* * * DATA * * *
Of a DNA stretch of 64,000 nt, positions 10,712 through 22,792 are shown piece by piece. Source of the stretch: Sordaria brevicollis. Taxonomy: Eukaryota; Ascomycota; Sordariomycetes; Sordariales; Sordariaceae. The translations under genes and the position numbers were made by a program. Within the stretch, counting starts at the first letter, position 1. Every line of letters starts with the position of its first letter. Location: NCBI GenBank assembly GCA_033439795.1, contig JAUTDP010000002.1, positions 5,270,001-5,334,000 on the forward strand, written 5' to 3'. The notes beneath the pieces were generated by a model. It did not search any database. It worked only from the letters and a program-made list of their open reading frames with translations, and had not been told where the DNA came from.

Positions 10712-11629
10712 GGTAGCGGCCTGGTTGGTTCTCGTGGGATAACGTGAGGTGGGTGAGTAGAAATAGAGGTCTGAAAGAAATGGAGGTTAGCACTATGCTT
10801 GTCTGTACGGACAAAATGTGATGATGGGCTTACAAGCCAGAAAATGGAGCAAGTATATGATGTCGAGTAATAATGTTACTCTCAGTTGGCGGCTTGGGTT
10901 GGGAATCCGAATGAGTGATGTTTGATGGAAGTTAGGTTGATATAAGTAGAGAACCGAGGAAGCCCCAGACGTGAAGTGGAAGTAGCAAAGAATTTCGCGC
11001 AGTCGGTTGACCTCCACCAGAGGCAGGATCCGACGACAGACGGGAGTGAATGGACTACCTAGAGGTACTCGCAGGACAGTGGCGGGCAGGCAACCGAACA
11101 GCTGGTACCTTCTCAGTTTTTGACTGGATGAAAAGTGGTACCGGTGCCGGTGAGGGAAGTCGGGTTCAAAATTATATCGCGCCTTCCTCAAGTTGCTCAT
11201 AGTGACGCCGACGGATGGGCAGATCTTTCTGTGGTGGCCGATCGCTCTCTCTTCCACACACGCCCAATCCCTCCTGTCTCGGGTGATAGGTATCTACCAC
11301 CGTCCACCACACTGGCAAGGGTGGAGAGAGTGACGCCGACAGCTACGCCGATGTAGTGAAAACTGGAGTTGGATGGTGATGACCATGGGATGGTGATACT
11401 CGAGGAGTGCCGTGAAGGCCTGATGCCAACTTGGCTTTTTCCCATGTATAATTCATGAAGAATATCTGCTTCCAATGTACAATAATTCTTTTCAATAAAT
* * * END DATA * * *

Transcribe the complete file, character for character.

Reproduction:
Of a DNA stretch of 64,000 nt, positions 10,712 through 22,792 are shown piece by piece. Source of the stretch: Sordaria brevicollis. Taxonomy: Eukaryota; Ascomycota; Sordariomycetes; Sordariales; Sordariaceae. The translations under genes and the position numbers were made by a program. Within the stretch, counting starts at the first letter, position 1. Every line of letters starts with the position of its first letter. Location: NCBI GenBank assembly GCA_033439795.1, contig JAUTDP010000002.1, positions 5,270,001-5,334,000 on the forward strand, written 5' to 3'. The notes beneath the pieces were generated by a model. It did not search any database. It worked only from the letters and a program-made list of their open reading frames with translations, and had not been told where the DNA came from.

Positions 10712-11629
10712 GGTAGCGGCCTGGTTGGTTCTCGTGGGATAACGTGAGGTGGGTGAGTAGAAATAGAGGTCTGAAAGAAATGGAGGTTAGCACTATGCTT
10801 GTCTGTACGGACAAAATGTGATGATGGGCTTACAAGCCAGAAAATGGAGCAAGTATATGATGTCGAGTAATAATGTTACTCTCAGTTGGCGGCTTGGGTT
10901 GGGAATCCGAATGAGTGATGTTTGATGGAAGTTAGGTTGATATAAGTAGAGAACCGAGGAAGCCCCAGACGTGAAGTGGAAGTAGCAAAGAATTTCGCGC
11001 AGTCGGTTGACCTCCACCAGAGGCAGGATCCGACGACAGACGGGAGTGAATGGACTACCTAGAGGTACTCGCAGGACAGTGGCGGGCAGGCAACCGAACA
11101 GCTGGTACCTTCTCAGTTTTTGACTGGATGAAAAGTGGTACCGGTGCCGGTGAGGGAAGTCGGGTTCAAAATTATATCGCGCCTTCCTCAAGTTGCTCAT
11201 AGTGACGCCGACGGATGGGCAGATCTTTCTGTGGTGGCCGATCGCTCTCTCTTCCACACACGCCCAATCCCTCCTGTCTCGGGTGATAGGTATCTACCAC
11301 CGTCCACCACACTGGCAAGGGTGGAGAGAGTGACGCCGACAGCTACGCCGATGTAGTGAAAACTGGAGTTGGATGGTGATGACCATGGGATGGTGATACT
11401 CGAGGAGTGCCGTGAAGGCCTGATGCCAACTTGGCTTTTTCCCATGTATAATTCATGAAGAATATCTGCTTCCAATGTACAATAATTCTTTTCAATAAAT